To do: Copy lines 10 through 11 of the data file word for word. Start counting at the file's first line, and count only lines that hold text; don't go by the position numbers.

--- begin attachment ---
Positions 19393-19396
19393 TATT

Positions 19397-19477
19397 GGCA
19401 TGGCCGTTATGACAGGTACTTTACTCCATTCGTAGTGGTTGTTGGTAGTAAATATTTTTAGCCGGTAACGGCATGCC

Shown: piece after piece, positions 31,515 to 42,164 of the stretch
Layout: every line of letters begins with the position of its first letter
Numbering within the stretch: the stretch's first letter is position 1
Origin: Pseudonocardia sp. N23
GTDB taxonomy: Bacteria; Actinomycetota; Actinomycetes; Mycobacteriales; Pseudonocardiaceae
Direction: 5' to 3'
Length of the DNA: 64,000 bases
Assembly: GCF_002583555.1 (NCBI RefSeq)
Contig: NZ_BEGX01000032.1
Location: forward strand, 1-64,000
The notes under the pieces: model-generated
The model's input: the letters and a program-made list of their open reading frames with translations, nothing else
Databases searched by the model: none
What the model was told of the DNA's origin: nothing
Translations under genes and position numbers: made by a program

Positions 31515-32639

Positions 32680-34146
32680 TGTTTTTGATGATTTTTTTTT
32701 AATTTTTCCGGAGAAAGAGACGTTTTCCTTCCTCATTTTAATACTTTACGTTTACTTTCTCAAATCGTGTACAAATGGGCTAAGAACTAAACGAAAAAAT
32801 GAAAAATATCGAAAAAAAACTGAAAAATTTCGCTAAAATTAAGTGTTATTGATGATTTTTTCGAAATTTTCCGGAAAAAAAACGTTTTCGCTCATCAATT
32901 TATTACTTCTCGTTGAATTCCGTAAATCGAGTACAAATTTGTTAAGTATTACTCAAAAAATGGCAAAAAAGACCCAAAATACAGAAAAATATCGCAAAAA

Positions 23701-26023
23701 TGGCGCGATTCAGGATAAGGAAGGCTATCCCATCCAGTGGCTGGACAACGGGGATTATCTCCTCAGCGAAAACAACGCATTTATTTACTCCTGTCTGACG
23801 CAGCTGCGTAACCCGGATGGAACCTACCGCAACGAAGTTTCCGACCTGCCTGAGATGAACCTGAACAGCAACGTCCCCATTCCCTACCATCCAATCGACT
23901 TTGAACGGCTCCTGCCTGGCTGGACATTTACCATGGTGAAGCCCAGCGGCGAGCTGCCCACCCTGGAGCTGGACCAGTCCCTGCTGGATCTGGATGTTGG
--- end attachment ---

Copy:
GTDB taxonomy: Bacteria; Actinomycetota; Actinomycetes; Mycobacteriales; Pseudonocardiaceae
Direction: 5' to 3'